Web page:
I need to renew my phone minutes. I have hardly used any, but they don’t roll over. It was time — I guessed — to renew.
So I went downtown to the Orange Express store in Downtown Gouna. A young man was there behind the desk. I explained what I wanted to do.
He said yes sure, so I gave him my phone number, and he typed it in his comp. 40 LE he said.
I pulled out the money to pay him, but then he said, no, I cannot give you credit.
I said, I don’t want any credits, I just want to pay next month’s phone bill.
Okay, he said.
So, can I pay now?
Yes, he said, but I cannot give you credits.
What does that even mean? I said. The young guy looked at me blankly, as if surprised I did not understand.
I might have cussed as I walked out of the store, and went directly to the Tourist Information bureau next door.
The lady there was very helpful.
She spoke perfect English and Arabic (mine is weak), and went to the Orange Express store with me.
She asked the guy what the scoop was, and only then did it turn out that the Orange billing system was down.
The helpful Tourist Information lady said this has been going on for several days. Many tourists have complained, she said.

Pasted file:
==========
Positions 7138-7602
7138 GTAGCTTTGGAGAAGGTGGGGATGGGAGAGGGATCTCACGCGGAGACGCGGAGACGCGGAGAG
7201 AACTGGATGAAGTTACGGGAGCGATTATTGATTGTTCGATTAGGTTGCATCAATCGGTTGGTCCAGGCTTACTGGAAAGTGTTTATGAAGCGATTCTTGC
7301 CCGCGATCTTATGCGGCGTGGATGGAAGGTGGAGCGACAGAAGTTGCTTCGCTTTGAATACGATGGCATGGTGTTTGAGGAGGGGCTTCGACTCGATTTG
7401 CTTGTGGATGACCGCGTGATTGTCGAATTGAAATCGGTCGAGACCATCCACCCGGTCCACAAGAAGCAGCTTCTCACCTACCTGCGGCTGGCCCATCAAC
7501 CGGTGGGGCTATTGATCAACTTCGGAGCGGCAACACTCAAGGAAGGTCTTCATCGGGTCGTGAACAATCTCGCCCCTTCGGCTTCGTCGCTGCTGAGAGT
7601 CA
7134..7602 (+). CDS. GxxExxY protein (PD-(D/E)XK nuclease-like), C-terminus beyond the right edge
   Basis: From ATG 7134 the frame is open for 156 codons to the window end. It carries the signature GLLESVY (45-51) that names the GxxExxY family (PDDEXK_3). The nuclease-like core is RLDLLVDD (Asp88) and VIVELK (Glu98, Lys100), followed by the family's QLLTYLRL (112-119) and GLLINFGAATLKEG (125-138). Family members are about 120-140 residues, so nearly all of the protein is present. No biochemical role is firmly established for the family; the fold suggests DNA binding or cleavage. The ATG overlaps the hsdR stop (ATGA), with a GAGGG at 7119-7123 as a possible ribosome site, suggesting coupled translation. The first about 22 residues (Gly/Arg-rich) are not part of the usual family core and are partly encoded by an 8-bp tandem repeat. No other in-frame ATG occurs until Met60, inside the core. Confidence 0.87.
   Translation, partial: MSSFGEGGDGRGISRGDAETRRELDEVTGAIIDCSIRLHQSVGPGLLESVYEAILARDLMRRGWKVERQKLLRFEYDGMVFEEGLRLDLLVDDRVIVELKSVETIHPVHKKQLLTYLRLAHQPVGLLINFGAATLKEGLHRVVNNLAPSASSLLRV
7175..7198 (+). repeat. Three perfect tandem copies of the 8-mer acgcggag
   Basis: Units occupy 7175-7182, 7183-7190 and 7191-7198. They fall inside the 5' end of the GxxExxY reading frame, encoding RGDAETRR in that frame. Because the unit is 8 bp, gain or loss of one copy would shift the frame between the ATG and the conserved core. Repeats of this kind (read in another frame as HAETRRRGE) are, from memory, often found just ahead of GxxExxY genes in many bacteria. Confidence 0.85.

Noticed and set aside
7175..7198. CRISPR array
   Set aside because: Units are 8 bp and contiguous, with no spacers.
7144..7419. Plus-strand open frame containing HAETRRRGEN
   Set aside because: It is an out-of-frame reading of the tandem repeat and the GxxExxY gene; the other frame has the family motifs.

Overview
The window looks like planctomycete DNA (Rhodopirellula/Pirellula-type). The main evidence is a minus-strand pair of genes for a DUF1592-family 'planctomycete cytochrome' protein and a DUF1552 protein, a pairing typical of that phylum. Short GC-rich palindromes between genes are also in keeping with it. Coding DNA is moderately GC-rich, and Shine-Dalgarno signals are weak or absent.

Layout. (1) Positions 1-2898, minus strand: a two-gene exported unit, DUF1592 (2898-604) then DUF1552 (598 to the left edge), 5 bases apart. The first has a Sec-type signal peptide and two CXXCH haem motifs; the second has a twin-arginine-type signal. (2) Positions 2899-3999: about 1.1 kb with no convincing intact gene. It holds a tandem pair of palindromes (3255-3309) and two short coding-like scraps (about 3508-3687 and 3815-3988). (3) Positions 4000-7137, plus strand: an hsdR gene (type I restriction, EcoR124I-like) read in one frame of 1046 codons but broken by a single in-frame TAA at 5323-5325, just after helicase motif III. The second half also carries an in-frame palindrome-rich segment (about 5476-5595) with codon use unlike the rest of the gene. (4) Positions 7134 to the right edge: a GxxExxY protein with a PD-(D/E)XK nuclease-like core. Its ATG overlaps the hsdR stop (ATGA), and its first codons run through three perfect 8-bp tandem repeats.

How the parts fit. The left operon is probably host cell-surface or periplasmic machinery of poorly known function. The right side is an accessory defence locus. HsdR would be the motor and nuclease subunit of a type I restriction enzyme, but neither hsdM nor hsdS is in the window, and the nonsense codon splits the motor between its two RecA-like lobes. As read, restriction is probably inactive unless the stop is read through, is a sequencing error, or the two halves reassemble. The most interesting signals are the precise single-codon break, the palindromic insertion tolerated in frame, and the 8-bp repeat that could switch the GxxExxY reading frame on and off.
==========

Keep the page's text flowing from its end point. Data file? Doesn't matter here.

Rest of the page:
I thanked her, left the store again, and went home wondering why the kid simply couldn’t bring himself to express the plain idea that the system was not working, instead of this rigmarole about credits.
Sometimes, here, the simplest things can become so complicated, even when one speaks a modicum of Arabic, as I do.
You just have to go with the flow.
After all, there a lot more important things going on in the region right now than this.
Sometimes, it pays to read the literature to get some perspective. Sometimes it pays to closely read NYT editorials and op-ed columns, including the comments.
Increasingly, this is beginning to feel like a pivotal moment in 21st Century world history. We will soon be approaching yet another summer of “deeply partisan rancor and calumny.”
I just hope my phone still works when it all starts to come down.